Steak ‘n Shake, keen to shift more of its restaurants to franchise ownership, is currently selling partnerships in all of its greater than 400 company-owned restaurants for an initial investment of $10,000. That’s a small part of the typical investment for a Steak ‘n Shake restaurant. Initial investment on a “classic format” Steak ‘n Shake ranges from $1.6 million to $2.6 million, according to the company’s franchise disclosure documents.
Qualified operators would need to complete a thorough six-month training program and would pay for the $ten thousand to get into the partnership. They could then be single-unit owner-operators. A spokesperson for Steak n Shake menu said that the master plan is to convert all the company’s corporate locations into these franchise partnerships.
The franchise partner would get 50% from the restaurant’s profits. The company failed to answer questions regarding who would be accountable for the expenses associated with building and site improvements. “I started my company with $15,000 and built a thriving enterprise,” Sardar Biglari, CEO of Steak ‘n Shake owner Biglari Holdings, said in a statement. “I desire to provide the opportunity to other entrepreneurs who are highly motivated to excel but do not have the financial means.”
“What will likely be important to become franchisee will not be great capital but great ability,” he added. “We are searching for to harness the strength of entrepreneurs and to produce a company of owners.” Biglari has wanted to shift the largely company-run Steak ‘n Shake into even more of a franchise business for many years. The organization owns and operates roughly two-thirds from the company’s greater than 600 locations.
“Our prospects in franchise operations-domestic and international-look bright,” Biglari wrote earlier this year in his annual letter to shareholders. But franchisees could be buying right into a brand which has struggled recently. The chain’s same-store sales declined 3.4% within the quarter ended June 30, such as a 6.4% decline in traffic. That came after having a tough 2017 that Biglari called “not a very good year” and “lugubrious” within his letter.
A number of restaurant brands sell partnerships to owner-operators who then share in the profits. The most known example is Atlanta-based chicken chain Chick-fil-A. “I started my company with $15,000 and built a thriving enterprise,” said Sardar Biglari, CEO of Biglari Holdings, owner of Steak ‘n Shake, in a statement. “I desire to provide the opportunity to other entrepreneurs that are highly motivated to excel but do not have the financial means. What is going to make a difference to become franchisee will not be great capital but great ability. We have been trying to harness the strength of entrepreneurs and to create a company of owners.”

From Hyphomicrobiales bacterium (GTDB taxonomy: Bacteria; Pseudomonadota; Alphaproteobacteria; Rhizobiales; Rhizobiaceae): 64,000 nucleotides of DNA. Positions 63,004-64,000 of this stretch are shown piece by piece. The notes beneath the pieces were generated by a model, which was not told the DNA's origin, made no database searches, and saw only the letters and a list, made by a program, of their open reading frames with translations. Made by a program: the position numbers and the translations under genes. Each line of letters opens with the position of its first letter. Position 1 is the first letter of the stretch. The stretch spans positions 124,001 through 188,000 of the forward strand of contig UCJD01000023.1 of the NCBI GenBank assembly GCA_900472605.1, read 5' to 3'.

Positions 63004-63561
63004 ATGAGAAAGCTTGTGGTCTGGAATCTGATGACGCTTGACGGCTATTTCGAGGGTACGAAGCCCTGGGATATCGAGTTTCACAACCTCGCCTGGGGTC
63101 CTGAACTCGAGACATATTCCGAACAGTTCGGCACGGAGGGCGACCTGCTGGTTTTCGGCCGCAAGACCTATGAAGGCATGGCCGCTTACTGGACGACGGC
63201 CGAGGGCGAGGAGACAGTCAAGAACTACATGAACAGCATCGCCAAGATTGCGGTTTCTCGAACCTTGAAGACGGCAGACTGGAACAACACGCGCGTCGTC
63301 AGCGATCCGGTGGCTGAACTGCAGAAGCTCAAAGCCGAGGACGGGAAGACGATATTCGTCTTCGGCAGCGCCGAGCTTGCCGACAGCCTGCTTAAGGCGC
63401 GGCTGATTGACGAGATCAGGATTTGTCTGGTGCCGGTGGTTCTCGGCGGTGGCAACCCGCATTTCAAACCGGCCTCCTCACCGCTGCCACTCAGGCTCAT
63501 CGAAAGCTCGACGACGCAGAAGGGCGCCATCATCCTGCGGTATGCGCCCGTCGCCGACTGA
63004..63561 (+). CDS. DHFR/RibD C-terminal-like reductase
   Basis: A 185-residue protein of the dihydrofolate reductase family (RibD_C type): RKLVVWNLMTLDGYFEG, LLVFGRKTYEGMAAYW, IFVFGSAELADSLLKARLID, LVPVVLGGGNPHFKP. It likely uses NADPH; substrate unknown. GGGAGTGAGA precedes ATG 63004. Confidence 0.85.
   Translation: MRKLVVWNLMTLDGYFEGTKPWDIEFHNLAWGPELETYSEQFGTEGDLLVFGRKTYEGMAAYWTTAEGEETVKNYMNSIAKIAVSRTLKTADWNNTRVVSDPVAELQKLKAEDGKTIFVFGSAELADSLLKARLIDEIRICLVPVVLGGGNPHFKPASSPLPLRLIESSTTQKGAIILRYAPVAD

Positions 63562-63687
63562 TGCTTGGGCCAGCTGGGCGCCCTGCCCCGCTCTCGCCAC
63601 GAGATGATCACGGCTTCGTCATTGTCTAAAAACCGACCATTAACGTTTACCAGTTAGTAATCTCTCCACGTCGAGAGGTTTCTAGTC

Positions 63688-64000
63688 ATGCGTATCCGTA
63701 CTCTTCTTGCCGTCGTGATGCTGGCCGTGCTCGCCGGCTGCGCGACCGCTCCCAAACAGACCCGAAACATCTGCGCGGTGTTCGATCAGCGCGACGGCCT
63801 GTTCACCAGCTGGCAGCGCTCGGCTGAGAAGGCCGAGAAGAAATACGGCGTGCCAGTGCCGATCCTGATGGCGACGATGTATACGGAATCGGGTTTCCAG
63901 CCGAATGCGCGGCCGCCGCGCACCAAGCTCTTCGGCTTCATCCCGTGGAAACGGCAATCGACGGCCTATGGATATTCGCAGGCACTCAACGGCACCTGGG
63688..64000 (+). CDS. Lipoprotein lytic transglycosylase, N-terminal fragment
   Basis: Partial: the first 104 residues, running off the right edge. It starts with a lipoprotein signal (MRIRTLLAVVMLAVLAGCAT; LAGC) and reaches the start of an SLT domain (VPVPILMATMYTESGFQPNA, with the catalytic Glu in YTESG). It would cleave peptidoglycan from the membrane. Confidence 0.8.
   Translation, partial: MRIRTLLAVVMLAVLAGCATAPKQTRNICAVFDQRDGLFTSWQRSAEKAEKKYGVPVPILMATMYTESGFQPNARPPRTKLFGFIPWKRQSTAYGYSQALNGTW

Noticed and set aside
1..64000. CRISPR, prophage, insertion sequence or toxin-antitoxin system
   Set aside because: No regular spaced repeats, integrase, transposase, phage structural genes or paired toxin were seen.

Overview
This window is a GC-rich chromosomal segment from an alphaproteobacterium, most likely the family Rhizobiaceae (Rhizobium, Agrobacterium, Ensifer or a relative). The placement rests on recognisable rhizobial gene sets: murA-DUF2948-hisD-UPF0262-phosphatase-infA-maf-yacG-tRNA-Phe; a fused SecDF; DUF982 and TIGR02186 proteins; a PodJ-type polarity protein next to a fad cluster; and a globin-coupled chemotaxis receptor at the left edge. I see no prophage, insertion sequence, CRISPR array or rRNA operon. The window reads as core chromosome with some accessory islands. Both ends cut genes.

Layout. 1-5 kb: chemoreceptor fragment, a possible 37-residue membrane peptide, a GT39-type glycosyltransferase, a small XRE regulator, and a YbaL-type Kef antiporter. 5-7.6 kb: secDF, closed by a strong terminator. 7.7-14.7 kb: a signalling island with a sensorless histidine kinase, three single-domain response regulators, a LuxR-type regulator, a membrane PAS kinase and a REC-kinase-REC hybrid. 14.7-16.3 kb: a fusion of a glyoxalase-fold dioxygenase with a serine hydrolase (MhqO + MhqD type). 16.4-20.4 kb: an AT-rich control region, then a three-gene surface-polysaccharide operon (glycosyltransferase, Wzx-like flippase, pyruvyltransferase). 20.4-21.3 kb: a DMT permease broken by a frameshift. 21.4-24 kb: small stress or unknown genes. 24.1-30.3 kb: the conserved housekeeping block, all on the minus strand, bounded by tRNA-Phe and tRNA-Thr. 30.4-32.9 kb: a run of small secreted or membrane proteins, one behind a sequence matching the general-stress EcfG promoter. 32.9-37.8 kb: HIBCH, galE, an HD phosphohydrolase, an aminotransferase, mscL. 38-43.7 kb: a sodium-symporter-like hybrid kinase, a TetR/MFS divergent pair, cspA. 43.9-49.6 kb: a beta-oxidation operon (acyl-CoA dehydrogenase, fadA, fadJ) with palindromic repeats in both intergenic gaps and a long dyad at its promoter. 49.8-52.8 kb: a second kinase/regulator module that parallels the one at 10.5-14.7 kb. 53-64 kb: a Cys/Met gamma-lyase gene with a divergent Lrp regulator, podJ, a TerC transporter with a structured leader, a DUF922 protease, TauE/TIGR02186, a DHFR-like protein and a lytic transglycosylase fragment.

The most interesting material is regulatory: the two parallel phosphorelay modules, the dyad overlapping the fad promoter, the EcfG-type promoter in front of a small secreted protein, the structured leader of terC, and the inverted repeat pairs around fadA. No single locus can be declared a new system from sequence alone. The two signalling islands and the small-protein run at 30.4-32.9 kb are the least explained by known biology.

Steak ‘n’ Shake added the offering to get in to the company as a franchise partner requires operators to ensure that you finish a six-month training program. The franchise partner would then get 50 percent from the restaurant’s profits. It is a partnership, shared-profit deal just like the system Chick-fil-A deploys.
Steak ‘n’ Shake is looking to quickly shift its business structure coming from a heavy corporate-owned structure to your system run mostly by single-unit franchisees. The business said this would “achieve operational tpjpgz by marshaling the efforts and strengths of entrepreneurs.” Founded in 1934 in Normal, Illinois, Steak ‘n Shake had 173 franchised domestic units and 412 company-run stores in 2017, which had been a total increase of 17 from the previous year. The business posted average-unit volumes of $1,839.51 (in thousands) along with total systemwide sales of $939.99 (in millions). The season before, is Steak and Shake open today had 568 total domestic units (415 company-run) after adding 17 restaurants from your previous year. It had higher AUV ($1.9M) and increased systemwide sales of $1,027 (in millions).